I don't know if any of us knew what to expect from Arizona Opera's first world premiere, Riders of the Purple Sage. But it is a safe statement to say that we all enjoyed what we found.
Riders of the Purple Sage is in fact a Zane Grey novel; he's the author of all the Westerns that you see covering shelves and shelves of antique stores and other relevant locations. The idea, then, of using a Zane Grey story was to embrace the Southwest with this production, a production made in Arizona and taking place around Arizona (technically, it took place in Utah) and celebrating the cultural heritage of Arizonans. And all of you know that I love that aspect alone.
Was I, though, somewhat hesitant about an opera being a Western? Yes, I was. The two operas that I've seen were classics sung in Italian; this is both a new piece and an opera in English. And yet composer Craig Bohmler and librettist Steven Mark Kohn made something that felt cohesive and natural. (Here I will remind you that I am not a musical person, nor do I know all the musical terms with which to talk about an opera. Which is fine because I'm sure other people have already offered their learned, musical analyses of this opera.) The performers are singing music that is written for these words, so it never felt odd for them to be singing these lines just because they're lines in a Western. And there is something very grand about Westerns that in fact lent itself to opera style, if that's what I can call it.
There were two standout moments for me, musically. The first was Jane's (Karin Wolverton) song in Act 2, in which she speaks about God's love and thinks about her father. Karin has a wonderful voice, kind and feminine and strong and powerful. The second moment was the duet between Bern Venters (Joshua Dennis) and Bess (Amanda Opuszynski) in the same act; it's basically a falling in love and seeing that all is right in the world through that love type of song. Their duo and their place in the story reminded me a bit of Cosette and Marius in Les Miserables.
Now I come to one of my favorite aspects to talk about, the stage. At the end of the production, when everyone was clapping for the performers, they started to bring out the crew, as well--and when scenic designer Ed Mell came on, everyone started cheering. Many Arizonans probably know Ed Mell's name, and even most of those who don't would at least recognize the style of his work. He does paintings the Southwest that, through simplicity of shape and exact use of color, really capture the feel of the land. So in this opera, there were the sort of traditional cutouts (in this case, of orange cliffs) that were sometimes on the edges of the stage. But there was also a huge screen that covered the entire back of the stage; because his paintings were on that screen, it was like having a painted backdrop there. My eye couldn't tell that it was a screen. And sometimes there were mountains with clouds above them, and the colors of the mountains would change as with the changing light of evening and the clouds above would shift as in a real sky. Painted clouds shifting while the mountains stay still. It was a flawless use of technology and truly beautiful. It was like being inside an Ed Mell painting, and as I said, his paintings capture the feel of the land--therefore as you were watching the stage, you felt as though you were watching the land. Oh, and there was lightning, too, stunningly real lightning. I don't think I'll ever see a stage like this one was again.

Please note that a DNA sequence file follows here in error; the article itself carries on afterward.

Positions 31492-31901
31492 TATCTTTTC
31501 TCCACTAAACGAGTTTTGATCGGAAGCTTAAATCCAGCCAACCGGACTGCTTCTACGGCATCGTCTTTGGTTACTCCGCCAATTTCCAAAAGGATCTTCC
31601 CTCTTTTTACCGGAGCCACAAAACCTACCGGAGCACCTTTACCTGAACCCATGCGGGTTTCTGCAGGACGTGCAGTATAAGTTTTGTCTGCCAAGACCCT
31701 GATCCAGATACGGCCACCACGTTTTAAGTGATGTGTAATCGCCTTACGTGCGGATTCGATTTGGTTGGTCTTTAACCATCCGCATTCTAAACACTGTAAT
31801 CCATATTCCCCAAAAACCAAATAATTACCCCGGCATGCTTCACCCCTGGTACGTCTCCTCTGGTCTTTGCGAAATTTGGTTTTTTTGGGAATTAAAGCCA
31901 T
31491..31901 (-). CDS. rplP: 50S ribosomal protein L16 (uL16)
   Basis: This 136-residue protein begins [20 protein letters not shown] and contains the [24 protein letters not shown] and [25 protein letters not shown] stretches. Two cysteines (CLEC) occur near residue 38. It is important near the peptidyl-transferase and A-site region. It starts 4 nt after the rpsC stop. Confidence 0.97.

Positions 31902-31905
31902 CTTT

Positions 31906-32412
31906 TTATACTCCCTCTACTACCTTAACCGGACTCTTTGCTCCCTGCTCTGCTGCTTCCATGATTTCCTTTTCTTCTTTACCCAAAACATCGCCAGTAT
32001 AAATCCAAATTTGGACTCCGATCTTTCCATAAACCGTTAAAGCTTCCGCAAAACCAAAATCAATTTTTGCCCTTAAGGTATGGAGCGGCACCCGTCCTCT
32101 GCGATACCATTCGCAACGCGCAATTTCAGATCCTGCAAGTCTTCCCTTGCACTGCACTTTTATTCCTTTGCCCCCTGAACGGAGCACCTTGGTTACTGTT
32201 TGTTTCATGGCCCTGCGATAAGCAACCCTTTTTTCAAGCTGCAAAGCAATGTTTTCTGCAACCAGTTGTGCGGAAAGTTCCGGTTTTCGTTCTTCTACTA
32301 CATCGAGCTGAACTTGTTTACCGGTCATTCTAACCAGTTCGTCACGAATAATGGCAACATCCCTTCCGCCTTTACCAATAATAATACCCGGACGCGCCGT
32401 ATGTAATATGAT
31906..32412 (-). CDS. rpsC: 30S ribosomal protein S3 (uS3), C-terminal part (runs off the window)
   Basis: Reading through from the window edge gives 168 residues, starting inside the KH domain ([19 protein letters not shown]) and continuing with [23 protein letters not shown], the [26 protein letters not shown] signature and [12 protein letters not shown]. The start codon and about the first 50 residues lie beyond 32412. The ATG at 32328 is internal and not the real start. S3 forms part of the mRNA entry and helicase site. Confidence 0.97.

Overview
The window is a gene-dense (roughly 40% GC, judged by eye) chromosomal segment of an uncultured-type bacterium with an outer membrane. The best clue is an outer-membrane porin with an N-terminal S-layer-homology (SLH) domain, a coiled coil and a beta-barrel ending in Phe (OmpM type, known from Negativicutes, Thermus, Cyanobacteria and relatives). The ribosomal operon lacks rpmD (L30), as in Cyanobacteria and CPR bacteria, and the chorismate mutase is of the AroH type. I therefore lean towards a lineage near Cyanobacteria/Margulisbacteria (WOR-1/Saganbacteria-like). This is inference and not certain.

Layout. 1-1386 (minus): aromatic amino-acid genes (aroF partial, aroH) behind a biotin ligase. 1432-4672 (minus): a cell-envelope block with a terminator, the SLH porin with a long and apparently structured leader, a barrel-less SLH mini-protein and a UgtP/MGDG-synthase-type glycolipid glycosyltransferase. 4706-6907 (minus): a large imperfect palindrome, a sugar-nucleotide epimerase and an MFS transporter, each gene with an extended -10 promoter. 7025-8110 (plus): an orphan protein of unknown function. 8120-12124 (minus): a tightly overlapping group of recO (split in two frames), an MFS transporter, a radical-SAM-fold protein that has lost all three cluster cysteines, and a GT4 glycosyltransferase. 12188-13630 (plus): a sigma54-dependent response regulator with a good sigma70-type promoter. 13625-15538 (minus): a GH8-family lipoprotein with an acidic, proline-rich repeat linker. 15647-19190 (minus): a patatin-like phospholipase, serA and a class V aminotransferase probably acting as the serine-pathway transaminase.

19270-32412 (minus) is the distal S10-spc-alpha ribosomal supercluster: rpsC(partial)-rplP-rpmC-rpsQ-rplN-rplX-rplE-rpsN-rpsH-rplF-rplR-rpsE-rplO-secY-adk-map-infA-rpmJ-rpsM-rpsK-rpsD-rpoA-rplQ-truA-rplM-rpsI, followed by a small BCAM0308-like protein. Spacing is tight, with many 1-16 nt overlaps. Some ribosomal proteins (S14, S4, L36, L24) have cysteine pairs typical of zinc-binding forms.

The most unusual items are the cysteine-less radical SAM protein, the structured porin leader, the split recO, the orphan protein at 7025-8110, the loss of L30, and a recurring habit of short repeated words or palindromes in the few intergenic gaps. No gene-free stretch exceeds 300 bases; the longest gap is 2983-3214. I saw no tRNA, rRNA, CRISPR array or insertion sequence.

I'll finish with a couple of notes on story and theme. Jane is the main character of this piece because she is the one reacting, she is the one trying to choose the path, and she is the one that holds it all together. She's a Mormon woman whose father left her his ranch. Tull wants her to marry him, and the townspeople want her to marry him so that he can have her ranch. But she doesn't believe that she's supposed to marry him. There is also conflict because one of her workers, Venters, is not Mormon; the others resent the fact that Jane is kind to him. And of course along comes Lassiter seeking vengeance against someone in the town (he doesn't yet know who); Jane has to try and reconcile her liking of Lassiter with her need to protect her people. So there is a wonderful theme in there of Jane's faith, which remains steadfast even when other people try and pressure her to do things contrary to what she believes. Any person of any religion can relate to that situation, and that pressure can come from both inside and outside the faith--it just goes to show that people are always people and people always find things to disagree about and we just have to hold true. And there were a couple of pretty lines in there about knowing that God is there because of this beautiful land, something like that; I enjoyed those.
And going back to the themes, there were messages about treating everyone with kindness. Jane, who is very devout in her Mormon faith, is kind to both Venters and Lassiter even though they're outside of her faith and the rest of the town sees that as reason enough to keep them away. And because of that hatred (promoted mainly by Tull and the Bishop), the town that's supposed to be upholding a positive faith is trying to use it not just against Venters and Lassiter but also against their own, against Jane. So there is a relevant message in there about how destructive we can be when we forget how to relate to other people with kindness.
So all around, going through all of the aspects that make up an opera, this was a quality, memorable, and significant production. I didn't know what to expect, and therefore I walked away mesmerized by all of the artistry of this opera to represent the Southwest. It was a big endeavor, so it was a pleasure to be able to watch it and to see that all of that work came together so successfully.